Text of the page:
The U.S. Department of Transportation (USDOT) has temporarily suspended Buy America requirements for certain construction materials needed to build infrastructure projects with federal participation, in part due to challenges in sourcing domestic construction materials and ongoing supply chain issues.
- The relevant Buy America requirements became effective on May 14, 2022. The USDOT temporarily suspended those requirements when it issued its 180-day waiver on May 19, 2022. The waiver is slated to expire November 10, 2022.
- The suspension of Buy America requirements affords the USDOT and procuring governmental entities time to develop enforcement and compliance mechanisms for new Buy America standards.
- The delay also will allow contractors time to investigate potential domestic sources of certain construction materials and to build up an adequate supply base to support federally funded transportation infrastructure projects.
The Bottom Line
The USDOT agreed that public interest waivers should be used sparingly and concluded that avoiding the disruption to civil infrastructure (particularly transportation and transit) projects constitutes a rare and appropriate use of the authority.
On November 15, 2021, President Biden signed the Infrastructure Investment and Jobs Act into law. A crucial provision in the Act imposes broader Buy America requirements for certain construction materials — materials other than an item of primarily iron or steel — including stone, sand or gravel, non-ferrous binding agents, plastic- and polymer-based products, glass, lumber, and drywall.
Generally, Buy America requires that all iron and steel, manufactured products, and construction materials used in federally funded/federal-participation infrastructure projects must be produced in the United States. Buy America requirements are largely observed by contractors and subcontractors, project sponsors, builders, and design and construction professionals. The White House provided preliminary guidance in an OMB Memorandum published on April 18, 2022, highlighting that a public interest waiver may be appropriate where a procuring agency determines that the Buy America requirements are inconsistent with other important policy goals.
On May 19, 2022, the U.S. Department of Transportation (USDOT) issued a 180-day temporary waiver for the identified construction materials to allow state, industry, and other partners to develop procedures, documents, and mechanisms to ensure enforcement and certify compliance with the new standards for construction materials. That is because construction materials have not been previously subject to these rules. USDOT sought comments from affected industry participants as to whether to provide a broad, temporary waiver.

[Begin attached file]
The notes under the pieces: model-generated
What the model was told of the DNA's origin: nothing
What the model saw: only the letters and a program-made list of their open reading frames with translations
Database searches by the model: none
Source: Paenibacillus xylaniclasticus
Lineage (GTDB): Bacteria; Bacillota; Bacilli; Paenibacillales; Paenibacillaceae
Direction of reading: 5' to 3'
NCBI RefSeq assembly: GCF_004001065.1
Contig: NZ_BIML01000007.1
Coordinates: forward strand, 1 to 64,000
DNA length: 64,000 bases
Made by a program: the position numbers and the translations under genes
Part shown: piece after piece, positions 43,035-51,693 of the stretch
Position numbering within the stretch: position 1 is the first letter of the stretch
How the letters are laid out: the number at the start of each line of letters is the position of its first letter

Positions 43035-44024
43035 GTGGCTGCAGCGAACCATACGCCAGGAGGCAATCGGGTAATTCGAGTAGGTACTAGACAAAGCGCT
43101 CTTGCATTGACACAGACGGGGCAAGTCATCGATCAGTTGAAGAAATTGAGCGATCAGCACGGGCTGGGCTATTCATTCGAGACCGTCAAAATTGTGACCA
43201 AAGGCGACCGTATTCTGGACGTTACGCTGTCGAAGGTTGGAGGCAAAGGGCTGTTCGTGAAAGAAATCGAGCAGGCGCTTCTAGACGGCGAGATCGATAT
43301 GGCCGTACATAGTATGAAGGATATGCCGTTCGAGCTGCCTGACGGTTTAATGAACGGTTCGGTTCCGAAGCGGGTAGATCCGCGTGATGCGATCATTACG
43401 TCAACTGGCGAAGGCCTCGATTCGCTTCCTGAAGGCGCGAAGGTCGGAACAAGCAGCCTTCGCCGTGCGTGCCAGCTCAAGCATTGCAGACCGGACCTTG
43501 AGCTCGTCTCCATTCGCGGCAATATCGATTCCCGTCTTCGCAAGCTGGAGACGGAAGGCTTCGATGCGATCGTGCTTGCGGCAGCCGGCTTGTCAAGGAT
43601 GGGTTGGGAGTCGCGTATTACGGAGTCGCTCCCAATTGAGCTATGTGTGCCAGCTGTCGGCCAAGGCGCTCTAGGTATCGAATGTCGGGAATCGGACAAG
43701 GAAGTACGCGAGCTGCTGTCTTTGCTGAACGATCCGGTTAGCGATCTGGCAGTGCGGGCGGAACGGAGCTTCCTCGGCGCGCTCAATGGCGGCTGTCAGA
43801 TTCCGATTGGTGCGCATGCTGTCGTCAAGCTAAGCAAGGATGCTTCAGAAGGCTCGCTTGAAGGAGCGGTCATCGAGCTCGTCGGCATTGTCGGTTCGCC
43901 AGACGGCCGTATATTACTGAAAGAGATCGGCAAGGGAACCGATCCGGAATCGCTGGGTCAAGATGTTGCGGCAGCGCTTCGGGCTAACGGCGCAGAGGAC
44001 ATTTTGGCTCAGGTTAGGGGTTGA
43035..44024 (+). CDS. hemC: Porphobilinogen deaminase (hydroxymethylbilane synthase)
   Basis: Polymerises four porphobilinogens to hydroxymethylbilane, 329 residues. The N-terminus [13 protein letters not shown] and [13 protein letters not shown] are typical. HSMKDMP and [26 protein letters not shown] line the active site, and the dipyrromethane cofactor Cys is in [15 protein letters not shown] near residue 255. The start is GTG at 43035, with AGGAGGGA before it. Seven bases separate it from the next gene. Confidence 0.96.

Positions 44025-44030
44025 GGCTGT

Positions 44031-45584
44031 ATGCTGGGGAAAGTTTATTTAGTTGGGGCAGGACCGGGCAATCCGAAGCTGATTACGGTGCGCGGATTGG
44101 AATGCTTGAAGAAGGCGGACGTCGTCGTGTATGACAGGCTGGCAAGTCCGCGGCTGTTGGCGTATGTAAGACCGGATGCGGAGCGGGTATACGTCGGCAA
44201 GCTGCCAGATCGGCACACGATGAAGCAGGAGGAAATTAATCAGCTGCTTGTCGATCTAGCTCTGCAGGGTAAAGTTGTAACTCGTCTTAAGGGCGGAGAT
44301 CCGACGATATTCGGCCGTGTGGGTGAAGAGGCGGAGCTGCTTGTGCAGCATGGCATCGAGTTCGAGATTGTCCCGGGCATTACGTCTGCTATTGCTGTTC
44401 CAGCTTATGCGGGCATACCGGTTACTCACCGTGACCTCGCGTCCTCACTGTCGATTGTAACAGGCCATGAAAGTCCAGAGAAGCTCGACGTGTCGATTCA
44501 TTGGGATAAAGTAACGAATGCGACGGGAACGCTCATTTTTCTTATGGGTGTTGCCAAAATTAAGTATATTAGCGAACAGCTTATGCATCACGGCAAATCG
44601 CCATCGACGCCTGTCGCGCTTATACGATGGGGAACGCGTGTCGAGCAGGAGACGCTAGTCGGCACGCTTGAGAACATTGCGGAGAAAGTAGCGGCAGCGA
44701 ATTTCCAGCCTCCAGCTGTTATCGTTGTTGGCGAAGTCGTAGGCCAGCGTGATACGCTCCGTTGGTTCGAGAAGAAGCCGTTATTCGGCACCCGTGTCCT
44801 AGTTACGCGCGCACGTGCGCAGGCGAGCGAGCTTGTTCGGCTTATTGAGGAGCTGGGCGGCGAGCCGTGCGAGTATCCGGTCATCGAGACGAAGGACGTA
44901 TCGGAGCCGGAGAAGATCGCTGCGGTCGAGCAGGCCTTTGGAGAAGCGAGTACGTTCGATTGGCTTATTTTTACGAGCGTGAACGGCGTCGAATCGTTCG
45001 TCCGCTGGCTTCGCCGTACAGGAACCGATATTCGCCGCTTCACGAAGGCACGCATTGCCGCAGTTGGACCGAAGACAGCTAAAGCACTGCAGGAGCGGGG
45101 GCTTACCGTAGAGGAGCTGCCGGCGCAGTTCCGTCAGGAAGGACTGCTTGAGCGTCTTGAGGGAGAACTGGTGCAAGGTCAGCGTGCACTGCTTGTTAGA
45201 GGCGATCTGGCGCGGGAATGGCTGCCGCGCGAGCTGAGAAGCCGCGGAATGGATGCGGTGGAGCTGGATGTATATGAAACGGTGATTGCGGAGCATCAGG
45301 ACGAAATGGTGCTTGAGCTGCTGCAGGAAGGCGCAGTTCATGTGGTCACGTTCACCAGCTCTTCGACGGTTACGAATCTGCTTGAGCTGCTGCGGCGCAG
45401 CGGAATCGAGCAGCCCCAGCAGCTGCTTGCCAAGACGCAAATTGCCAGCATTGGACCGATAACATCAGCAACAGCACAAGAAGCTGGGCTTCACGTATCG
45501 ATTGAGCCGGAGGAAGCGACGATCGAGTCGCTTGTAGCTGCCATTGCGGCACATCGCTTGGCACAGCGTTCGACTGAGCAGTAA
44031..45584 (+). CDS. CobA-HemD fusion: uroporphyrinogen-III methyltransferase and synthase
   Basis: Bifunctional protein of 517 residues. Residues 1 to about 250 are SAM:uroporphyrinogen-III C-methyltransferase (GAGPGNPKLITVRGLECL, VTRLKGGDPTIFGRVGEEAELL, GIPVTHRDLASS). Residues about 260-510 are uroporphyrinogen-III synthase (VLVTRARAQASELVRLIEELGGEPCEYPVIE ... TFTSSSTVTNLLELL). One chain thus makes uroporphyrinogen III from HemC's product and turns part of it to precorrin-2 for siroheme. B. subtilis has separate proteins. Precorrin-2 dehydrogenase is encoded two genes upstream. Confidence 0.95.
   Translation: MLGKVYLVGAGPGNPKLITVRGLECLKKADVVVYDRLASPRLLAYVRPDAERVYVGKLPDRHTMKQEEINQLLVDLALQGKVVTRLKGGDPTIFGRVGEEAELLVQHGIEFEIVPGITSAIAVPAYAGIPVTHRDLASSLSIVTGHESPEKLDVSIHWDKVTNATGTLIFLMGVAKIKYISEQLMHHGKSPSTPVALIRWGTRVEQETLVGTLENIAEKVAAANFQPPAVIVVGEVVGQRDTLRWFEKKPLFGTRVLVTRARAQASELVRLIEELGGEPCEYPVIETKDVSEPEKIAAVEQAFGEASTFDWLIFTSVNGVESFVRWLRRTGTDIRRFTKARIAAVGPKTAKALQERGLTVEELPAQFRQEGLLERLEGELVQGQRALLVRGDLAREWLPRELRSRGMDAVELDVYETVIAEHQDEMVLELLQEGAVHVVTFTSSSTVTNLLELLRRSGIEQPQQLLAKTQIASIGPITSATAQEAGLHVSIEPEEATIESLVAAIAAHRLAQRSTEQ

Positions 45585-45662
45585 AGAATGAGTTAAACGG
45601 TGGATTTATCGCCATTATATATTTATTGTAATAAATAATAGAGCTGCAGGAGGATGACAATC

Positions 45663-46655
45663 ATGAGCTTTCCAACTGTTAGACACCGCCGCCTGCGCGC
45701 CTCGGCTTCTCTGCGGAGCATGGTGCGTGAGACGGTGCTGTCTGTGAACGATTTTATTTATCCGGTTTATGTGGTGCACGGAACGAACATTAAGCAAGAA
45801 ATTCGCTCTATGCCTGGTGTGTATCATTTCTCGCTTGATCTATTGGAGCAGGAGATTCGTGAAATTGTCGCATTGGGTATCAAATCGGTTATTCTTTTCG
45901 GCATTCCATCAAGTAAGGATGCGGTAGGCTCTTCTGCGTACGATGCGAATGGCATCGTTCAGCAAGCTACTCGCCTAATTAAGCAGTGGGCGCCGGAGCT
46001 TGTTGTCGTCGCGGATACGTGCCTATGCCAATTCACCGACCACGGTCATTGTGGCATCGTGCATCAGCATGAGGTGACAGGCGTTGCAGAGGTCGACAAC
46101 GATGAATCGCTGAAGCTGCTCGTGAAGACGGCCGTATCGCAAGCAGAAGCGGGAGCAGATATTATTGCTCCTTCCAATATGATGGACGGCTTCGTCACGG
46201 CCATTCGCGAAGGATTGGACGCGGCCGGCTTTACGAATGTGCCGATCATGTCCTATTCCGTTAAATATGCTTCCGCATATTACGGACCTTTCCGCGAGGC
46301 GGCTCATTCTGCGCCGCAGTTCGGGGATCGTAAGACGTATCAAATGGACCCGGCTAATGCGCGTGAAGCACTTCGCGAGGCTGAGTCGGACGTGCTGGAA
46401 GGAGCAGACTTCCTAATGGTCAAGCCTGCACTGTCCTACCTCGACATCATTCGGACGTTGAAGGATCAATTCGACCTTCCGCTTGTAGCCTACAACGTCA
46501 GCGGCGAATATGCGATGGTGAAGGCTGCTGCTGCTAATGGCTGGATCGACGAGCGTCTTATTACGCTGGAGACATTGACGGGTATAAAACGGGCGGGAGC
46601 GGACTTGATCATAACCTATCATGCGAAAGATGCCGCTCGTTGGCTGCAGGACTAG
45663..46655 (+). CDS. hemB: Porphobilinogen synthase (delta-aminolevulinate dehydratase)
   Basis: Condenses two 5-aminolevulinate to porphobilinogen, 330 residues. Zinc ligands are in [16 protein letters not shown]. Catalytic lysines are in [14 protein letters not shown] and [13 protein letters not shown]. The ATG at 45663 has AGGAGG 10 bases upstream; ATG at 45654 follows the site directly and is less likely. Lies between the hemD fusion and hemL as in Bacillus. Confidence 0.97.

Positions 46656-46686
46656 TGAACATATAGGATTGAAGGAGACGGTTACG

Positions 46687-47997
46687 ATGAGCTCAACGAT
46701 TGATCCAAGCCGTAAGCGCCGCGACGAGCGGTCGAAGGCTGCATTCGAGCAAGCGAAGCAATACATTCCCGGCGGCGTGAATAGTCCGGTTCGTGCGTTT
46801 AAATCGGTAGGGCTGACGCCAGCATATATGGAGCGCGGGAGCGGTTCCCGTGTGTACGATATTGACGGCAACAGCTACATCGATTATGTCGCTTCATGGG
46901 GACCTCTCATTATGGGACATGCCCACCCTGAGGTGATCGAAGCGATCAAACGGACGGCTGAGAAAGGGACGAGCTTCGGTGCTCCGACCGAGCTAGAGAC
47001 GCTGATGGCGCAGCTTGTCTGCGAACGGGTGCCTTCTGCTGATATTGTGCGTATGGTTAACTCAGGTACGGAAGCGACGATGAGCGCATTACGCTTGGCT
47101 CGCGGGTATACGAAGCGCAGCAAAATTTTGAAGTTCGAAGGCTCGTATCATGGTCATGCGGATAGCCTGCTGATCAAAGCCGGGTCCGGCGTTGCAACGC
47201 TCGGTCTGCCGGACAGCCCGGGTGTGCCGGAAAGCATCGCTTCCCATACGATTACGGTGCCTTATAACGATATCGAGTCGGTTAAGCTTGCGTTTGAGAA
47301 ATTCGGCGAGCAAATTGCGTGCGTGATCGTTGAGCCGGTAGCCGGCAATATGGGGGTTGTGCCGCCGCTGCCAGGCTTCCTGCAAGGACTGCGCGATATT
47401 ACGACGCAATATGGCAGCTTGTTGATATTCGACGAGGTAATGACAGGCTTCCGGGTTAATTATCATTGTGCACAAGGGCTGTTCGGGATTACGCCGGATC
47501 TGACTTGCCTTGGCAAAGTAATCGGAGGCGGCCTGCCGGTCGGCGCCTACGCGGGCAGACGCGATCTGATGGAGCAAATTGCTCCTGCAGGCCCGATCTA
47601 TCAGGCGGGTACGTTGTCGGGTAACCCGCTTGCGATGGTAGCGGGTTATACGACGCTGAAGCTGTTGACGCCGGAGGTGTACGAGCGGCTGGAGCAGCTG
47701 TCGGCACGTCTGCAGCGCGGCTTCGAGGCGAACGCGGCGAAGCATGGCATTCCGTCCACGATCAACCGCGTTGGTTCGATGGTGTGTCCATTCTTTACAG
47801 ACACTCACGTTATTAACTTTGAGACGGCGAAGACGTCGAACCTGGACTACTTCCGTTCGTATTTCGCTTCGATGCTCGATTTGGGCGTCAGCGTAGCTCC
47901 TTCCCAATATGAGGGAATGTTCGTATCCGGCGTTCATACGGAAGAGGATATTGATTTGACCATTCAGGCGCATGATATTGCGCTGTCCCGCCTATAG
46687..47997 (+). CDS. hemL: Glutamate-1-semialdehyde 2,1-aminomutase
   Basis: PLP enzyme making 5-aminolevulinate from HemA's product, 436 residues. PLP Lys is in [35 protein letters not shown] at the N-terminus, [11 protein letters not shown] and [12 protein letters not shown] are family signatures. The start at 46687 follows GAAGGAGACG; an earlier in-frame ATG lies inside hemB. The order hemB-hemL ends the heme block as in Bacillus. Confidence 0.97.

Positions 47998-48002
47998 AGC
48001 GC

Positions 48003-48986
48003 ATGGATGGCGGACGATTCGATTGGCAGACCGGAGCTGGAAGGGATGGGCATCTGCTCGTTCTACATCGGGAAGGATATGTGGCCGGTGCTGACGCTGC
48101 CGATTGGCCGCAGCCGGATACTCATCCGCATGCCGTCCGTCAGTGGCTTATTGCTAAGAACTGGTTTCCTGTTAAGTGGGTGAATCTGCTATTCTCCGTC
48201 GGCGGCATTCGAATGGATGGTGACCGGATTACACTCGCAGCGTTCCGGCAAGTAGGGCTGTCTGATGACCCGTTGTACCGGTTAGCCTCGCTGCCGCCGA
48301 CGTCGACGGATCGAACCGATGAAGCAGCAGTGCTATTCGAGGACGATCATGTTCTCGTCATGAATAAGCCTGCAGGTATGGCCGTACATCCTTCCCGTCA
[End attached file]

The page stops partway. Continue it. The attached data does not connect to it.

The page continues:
The industry responded, and the USDOT issued the waiver, noting it would allow for implementation of the Buy America requirements “in a way that is not overly burdensome,” particularly in light of ongoing supply chain issues and other regional challenges in sourcing domestic construction materials. The de-facto transitional period affords USDOT the time to develop the Biden administration’s enforcement and compliance mechanisms. It also provides state DOTs the time necessary to update their standards and specifications, allows contractors and industry participants to incorporate the relevant Buy America contract provisions, and better informs the Federal Highway Administration (FHWA) in addressing its noncompliance and oversight processes.
Ballard Spahr’s P3/Infrastructure Practice spans the entire lifecycle of projects, including: counseling on legislative strategy; guiding project planning and structuring; working to develop procurement processes and compliance with government guidelines; and navigating projects through financial structuring. Please feel free to contact us should you need more information.
Subscribe to Ballard Spahr Mailing Lists
Copyright © 2023 by Ballard Spahr LLP.
(No claim to original U.S. government material.)
All rights reserved. No part of this publication may be reproduced, stored in a retrieval system, or transmitted in any form or by any means, including electronic, mechanical, photocopying, recording, or otherwise, without prior written permission of the author and publisher.
This alert is a periodic publication of Ballard Spahr LLP and is intended to notify recipients of new developments in the law. It should not be construed as legal advice or legal opinion on any specific facts or circumstances. The contents are intended for general informational purposes only, and you are urged to consult your own attorney concerning your situation and specific legal questions you have.